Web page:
According to this article, it's not uncommon for minors to be tried as adults in New Jersey. It's even less uncommon for them to be a minority.
Here's how it works:
If a young person—under the age of 18—commits a serious-enough crime, like robbery, drug trafficking, or murder, a county prosecutor can petition the court to try the minor as an adult. Then it's up to the judge to determine whether the request merits an adult or juvenile trial.
According to the report, in the past five years New Jersey prosecutors asked judges to try 1,251 youth as adults. Of that number, 87.6 percent were black or Hispanic. Of the 1,251 requests, over half—692 to be exact—were granted by judges.
According to Laura Cohen, the director of the Criminal and Youth Justice Clinic at Rutgers Law School, Caucasian youth commit the same ‘waivable’ offenses as black youth, but prosecutors don't send as many requests to judges for them.
She says: “Controlling for nature of offense, controlling for family background, controlling for educational history—all of the things that go into a prosecutor’s decision, there are still disparities, significant disparities, that cannot be explained by anything other than race.”
While there are safeguards in place to, at some level, protect youth (like housing juveniles in separate units) from older populations where they are often further tutored in criminal behavior, being tried as an adult means kids get saddled with "permanent, adult records and adult sentences."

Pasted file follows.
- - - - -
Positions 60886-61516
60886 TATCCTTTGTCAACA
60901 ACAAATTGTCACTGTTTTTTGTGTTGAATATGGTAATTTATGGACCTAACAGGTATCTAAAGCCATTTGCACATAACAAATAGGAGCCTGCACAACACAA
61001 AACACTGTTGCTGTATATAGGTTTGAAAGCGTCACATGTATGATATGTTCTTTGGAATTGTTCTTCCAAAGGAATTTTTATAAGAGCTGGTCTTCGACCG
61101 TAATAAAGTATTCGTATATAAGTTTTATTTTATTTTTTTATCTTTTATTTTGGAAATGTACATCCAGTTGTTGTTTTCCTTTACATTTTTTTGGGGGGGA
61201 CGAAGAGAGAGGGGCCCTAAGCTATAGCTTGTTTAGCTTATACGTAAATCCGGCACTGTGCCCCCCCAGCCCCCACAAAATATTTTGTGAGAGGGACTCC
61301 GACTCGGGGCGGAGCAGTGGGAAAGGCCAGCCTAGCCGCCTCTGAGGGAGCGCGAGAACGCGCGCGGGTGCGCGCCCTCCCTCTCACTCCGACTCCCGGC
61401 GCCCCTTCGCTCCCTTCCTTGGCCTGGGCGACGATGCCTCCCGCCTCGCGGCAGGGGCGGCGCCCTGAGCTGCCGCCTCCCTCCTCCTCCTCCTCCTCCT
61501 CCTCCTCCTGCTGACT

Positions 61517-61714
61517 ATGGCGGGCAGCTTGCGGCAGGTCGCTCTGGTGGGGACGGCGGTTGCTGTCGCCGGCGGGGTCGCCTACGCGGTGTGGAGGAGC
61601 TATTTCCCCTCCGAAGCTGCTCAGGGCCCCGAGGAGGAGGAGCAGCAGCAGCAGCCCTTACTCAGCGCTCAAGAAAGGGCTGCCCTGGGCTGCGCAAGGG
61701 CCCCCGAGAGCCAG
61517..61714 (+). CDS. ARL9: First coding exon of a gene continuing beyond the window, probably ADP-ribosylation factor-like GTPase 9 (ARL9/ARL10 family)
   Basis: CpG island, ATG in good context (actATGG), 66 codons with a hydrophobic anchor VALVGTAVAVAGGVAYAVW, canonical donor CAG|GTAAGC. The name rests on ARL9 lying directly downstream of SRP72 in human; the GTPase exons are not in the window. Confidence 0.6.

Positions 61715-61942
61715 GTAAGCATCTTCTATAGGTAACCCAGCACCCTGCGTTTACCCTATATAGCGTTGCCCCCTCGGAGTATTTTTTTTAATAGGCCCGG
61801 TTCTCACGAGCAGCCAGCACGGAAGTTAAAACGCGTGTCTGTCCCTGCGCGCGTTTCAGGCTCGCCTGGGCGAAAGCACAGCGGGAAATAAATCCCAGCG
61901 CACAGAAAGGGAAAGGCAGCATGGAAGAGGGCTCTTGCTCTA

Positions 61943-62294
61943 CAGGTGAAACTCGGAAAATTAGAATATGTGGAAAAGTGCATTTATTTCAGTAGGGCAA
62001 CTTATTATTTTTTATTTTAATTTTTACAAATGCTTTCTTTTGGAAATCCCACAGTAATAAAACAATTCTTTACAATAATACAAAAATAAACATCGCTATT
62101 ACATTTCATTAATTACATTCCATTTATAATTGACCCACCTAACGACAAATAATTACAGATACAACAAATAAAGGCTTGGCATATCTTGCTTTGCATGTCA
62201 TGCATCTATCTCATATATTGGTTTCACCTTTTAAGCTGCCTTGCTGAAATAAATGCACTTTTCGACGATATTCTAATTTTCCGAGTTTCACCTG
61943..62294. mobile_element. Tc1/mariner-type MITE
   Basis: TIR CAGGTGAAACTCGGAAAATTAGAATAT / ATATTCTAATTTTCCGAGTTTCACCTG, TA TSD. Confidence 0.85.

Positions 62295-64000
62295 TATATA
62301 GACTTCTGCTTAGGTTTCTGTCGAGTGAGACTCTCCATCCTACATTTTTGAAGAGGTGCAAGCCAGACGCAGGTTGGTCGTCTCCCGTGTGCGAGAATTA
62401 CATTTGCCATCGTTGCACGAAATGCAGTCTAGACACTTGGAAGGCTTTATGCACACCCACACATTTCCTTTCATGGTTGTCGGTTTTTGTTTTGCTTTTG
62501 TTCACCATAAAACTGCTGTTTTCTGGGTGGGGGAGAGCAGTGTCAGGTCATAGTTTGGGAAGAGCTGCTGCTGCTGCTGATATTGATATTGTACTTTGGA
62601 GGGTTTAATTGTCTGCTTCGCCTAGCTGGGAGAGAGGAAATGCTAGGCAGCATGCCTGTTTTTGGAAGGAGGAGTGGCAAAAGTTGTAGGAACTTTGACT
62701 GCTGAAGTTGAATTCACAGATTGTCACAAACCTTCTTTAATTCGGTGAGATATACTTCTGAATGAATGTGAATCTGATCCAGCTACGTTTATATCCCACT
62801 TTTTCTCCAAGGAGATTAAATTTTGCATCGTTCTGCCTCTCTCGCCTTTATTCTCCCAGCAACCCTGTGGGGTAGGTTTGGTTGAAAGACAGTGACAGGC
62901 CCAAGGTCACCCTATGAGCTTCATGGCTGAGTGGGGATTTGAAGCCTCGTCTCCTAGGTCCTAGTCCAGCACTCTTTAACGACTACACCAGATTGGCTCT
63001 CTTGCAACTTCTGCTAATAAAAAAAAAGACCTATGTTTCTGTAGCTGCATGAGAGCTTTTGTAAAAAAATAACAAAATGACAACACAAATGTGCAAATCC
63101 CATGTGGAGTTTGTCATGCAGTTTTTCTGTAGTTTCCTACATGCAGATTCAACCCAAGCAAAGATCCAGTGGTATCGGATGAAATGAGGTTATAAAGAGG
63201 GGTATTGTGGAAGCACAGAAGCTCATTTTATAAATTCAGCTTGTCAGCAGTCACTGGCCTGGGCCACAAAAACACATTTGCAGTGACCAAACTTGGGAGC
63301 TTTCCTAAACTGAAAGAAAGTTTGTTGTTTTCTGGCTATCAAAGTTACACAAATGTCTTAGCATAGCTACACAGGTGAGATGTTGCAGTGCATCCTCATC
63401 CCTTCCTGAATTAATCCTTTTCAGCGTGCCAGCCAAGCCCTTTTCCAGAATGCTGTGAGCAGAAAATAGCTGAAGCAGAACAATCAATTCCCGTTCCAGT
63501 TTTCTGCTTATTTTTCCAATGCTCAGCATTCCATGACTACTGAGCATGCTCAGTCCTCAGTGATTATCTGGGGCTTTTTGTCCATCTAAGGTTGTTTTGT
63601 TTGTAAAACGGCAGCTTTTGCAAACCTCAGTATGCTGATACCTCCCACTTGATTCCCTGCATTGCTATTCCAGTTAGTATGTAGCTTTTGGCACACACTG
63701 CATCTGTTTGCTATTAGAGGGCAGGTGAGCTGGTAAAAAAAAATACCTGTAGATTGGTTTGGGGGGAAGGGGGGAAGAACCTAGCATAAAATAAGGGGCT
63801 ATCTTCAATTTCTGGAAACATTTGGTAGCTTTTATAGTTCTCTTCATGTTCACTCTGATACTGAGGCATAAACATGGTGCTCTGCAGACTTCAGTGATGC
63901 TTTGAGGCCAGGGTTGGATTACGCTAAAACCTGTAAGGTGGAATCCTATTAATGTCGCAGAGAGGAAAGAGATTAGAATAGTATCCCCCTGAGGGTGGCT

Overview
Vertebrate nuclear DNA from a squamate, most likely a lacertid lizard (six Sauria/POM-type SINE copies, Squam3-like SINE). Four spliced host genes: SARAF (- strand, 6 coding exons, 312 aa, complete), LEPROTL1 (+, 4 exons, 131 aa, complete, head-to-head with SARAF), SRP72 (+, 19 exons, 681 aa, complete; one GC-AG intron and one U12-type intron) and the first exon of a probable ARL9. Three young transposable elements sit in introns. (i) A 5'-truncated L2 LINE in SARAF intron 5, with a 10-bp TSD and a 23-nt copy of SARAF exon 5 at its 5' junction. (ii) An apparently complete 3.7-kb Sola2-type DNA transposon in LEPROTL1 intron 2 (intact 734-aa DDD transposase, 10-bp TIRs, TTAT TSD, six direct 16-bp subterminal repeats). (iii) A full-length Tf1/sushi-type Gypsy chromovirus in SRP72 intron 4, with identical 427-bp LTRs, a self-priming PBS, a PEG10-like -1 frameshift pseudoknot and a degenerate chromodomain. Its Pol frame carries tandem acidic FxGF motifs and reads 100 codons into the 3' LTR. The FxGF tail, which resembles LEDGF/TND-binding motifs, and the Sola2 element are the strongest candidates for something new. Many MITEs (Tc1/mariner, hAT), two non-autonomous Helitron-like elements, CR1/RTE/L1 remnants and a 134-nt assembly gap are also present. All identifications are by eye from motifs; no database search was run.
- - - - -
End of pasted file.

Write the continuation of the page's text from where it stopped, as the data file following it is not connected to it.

(One note: New Jersey did pass a law in March of this year to prohibit youth being sent to adult facilities until they reach 18, but this law isn't retroactive. So, if you were 15 when convicted in February, you still have to serve out the rest of your sentence in an adult prison.)
There are two issues at play here. One, the serious need for policymakers in our country to review and reconsider laws that have lasting—and perhaps devastating—consequences on young people, who are still in a time of serious growth and development and perhaps not fully able to understand the depth of the consequences of their actions. (Billy Kidd, profiled here, talks about how after he was sentenced to adult prison at age 17, he was "mentored in crime" by older prisoners).
Prison Fellowship is working hand in hand with lawmakers in Michigan—one of the few states that automatically tries youth under 18 as adults, regardless of how minor the cause—to raise the age to 18. Click here to learn how you can help.
The second issue is that of race. One that is at the fore of our national conscience. For a young person to be tried as an adult can be a matter for ethics and wisdom. For a young person to be treated more harshly than his lighter-toned counterpart, that is an issue of blatant injustice. Situations like this are reminders that blind justice is rare at best, and the need for prudent, fair prosecutors, judges, and laws has never been greater.
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